I love my life.
I used to hate when people said that. There was no such thing. Life comes with the good and the bad, and if you love all of it, then you’ve been poorly deceived (or altogether privileged).
But a few years ago, I felt utterly unhappy with my life. Every time I thought I had found something good, it dismantled into a pile of sour mulch.
Take Norm, for example. Pets are supposed to make your life better, right? Not when you spend hours tending to their allergic reactions and thousands of dollars trying to make up for the fact that they’re allergic to 15 different things in the environment completely out of your control.
But that’s the thing about mulch. It shouldn’t have an offensive smell. If it does, then there’s some toxic buildup at play. And what happens when the mulch can breathe? It suppresses the weeds and eventually improves the soil’s fertility.
You didn’t come here for a gardening lesson though. You came here because, perhaps, like me, you want to know how to be happy. Continue reading
Today a doctor put a scalpel to the skin beneath my left bicep. She removed another birth control method, the last I will try for a while. And although the implant was the best I’ve had, after about six months, it interfered with a cycle that should come natural, and the consequences no longer seemed worth it.
Oh the things we women must endure.
But this isn’t just about reproductive rights for women. It’s about the child I am not ready to bring into this world. I am a Type 1 diabetic. I would not take reproduction lightly normally, but with a chronic disease that could do irreparable developmental damage if I’m not monitoring it carefully enough, I especially do not take it lightly.
After the application of a burning numbing agent, the doctor pierced my skin and opened the wound. I watched with a side view anxious to have this hole repaired. I knew I was making the right decision for myself and my body but I couldn’t help but be abhorred by the whole procedure. What was I doing to myself?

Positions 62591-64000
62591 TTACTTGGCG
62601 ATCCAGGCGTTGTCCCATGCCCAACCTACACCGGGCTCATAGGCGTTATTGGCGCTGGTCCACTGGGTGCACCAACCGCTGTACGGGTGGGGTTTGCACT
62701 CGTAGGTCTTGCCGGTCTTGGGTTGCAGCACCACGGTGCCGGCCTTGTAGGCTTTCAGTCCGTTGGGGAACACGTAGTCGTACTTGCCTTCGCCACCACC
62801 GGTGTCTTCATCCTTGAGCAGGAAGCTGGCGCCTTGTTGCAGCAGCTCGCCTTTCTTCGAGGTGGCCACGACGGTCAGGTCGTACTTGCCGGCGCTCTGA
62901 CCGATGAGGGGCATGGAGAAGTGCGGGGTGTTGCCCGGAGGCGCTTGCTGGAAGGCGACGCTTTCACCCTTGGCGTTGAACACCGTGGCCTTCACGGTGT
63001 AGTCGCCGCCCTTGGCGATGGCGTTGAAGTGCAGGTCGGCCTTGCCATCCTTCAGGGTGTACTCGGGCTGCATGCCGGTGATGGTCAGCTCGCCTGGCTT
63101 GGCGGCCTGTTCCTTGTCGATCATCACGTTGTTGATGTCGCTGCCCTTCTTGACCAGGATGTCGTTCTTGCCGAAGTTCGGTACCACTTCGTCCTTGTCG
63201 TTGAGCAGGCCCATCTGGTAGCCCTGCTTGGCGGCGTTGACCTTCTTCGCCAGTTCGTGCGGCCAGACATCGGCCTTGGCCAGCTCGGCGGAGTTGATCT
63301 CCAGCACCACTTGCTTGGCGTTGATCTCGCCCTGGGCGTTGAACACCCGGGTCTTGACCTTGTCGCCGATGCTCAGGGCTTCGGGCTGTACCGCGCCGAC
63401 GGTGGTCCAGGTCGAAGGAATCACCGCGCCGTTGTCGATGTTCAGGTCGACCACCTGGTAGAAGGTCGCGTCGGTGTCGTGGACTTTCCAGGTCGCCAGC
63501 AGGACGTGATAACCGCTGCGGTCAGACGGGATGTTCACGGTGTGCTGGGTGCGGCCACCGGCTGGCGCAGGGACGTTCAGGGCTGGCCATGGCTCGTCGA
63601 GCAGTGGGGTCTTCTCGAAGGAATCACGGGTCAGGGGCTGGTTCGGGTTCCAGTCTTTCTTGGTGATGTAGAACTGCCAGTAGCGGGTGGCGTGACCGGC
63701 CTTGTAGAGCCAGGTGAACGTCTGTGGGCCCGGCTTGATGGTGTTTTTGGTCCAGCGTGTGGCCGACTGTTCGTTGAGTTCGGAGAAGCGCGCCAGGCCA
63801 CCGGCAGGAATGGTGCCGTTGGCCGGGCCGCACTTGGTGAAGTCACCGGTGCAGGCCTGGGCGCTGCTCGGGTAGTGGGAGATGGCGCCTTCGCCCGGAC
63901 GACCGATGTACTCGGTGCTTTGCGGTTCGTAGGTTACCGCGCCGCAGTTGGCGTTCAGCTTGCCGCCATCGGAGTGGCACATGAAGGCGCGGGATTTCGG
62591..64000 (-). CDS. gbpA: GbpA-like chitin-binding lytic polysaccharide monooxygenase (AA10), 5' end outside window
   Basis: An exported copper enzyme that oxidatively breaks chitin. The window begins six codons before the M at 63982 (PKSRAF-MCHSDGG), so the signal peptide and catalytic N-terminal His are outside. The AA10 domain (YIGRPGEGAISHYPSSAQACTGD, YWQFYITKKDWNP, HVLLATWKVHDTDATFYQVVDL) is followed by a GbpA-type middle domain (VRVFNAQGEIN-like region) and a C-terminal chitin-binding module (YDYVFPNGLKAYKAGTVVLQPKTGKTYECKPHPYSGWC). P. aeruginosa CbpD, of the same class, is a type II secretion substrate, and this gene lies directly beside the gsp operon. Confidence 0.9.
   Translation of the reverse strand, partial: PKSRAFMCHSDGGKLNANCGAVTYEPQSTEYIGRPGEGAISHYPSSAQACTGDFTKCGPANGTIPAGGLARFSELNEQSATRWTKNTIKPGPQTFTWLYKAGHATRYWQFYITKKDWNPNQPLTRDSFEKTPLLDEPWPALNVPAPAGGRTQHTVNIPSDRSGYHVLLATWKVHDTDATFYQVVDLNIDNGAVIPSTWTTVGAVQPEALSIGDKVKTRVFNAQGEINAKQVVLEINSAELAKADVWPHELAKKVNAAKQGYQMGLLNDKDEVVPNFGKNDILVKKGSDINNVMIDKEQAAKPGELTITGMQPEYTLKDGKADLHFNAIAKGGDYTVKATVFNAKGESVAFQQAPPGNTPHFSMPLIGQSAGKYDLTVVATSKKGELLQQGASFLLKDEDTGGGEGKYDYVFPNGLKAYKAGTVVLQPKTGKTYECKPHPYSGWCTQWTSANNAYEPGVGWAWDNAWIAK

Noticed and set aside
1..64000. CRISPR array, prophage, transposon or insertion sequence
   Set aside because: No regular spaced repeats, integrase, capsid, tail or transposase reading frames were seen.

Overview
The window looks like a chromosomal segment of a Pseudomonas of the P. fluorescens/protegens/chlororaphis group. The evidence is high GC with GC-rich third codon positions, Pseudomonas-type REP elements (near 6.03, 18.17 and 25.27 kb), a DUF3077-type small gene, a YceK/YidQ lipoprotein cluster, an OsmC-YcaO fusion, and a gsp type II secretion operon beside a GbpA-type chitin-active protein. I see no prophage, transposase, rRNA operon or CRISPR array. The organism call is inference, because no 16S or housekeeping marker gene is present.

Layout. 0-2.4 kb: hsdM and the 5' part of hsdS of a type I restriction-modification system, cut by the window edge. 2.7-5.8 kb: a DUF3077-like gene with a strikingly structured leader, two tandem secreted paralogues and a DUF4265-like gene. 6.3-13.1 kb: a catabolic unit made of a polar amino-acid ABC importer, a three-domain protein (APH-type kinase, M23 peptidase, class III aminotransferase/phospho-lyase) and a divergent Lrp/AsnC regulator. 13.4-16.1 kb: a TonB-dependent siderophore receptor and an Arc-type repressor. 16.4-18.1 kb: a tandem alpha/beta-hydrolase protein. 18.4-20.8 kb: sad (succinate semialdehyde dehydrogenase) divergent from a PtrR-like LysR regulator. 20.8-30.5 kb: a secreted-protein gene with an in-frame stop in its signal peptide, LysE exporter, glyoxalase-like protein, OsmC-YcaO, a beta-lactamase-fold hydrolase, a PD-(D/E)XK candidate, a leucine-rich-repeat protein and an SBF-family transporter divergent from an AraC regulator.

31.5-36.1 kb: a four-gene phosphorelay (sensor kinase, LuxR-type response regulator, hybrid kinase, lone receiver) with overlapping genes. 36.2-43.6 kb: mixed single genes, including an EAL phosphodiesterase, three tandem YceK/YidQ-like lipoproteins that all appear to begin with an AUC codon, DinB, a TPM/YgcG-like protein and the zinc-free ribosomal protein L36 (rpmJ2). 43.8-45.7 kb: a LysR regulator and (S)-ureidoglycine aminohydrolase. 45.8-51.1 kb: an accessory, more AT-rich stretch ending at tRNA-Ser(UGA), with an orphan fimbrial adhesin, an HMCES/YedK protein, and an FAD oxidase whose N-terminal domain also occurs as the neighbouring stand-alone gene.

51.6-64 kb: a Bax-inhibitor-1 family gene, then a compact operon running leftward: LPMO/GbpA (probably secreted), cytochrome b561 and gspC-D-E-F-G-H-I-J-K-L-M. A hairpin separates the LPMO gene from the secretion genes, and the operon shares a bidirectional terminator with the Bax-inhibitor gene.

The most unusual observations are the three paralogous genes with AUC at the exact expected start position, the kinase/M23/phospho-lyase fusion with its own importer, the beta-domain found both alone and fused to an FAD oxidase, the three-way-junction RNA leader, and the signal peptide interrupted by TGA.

She used her gloved fingers to dig around beneath the skin, and what seemed like seconds turned into minutes. How big is this thing? She asked for help from her assistant. Is it stuck inside me? Will I never be free of this thing that can’t be more than the size of a blunt razor blade? But then I realized she was removing scar tissue from the implant. After all, it had been in my body for almost a year.
And then it was out. As thin as a paper clip, it was no bigger than my pinky finger. And to think of all the hassle that tiny strip caused. Incredible. Continue reading
I’m a moody person, usually greatly affected by hormone levels. But even though I chart this for my own benefit, sometimes when I expect to be down, sad, and irritable, I’m upbeat and hopeful. I call these fortuitous moments because I’m not pulled in by my own confirmation bias. And I’m not intentionally looking for a silver lining, but it’s there like the alarm clock of my cat’s meow at 7am.
This week hasn’t been easy, either. After coming down off the high of traveling for the holidays and consuming way too many sweets, it seems my body is trying to punish me. From a cold to an infection to now a clogged tear gland on my left eye, I wanted to throw up my hands on Monday and go home.
And when I got lost for the tenth time around Dupont Circle (these DC traffic circles are the bane of my directional existence) trying to meet my friend for dinner in 20 degree temperatures, I gave up on this week. But then I got to see my one of my best high school friends who was in town for a series of events for law school. Continue reading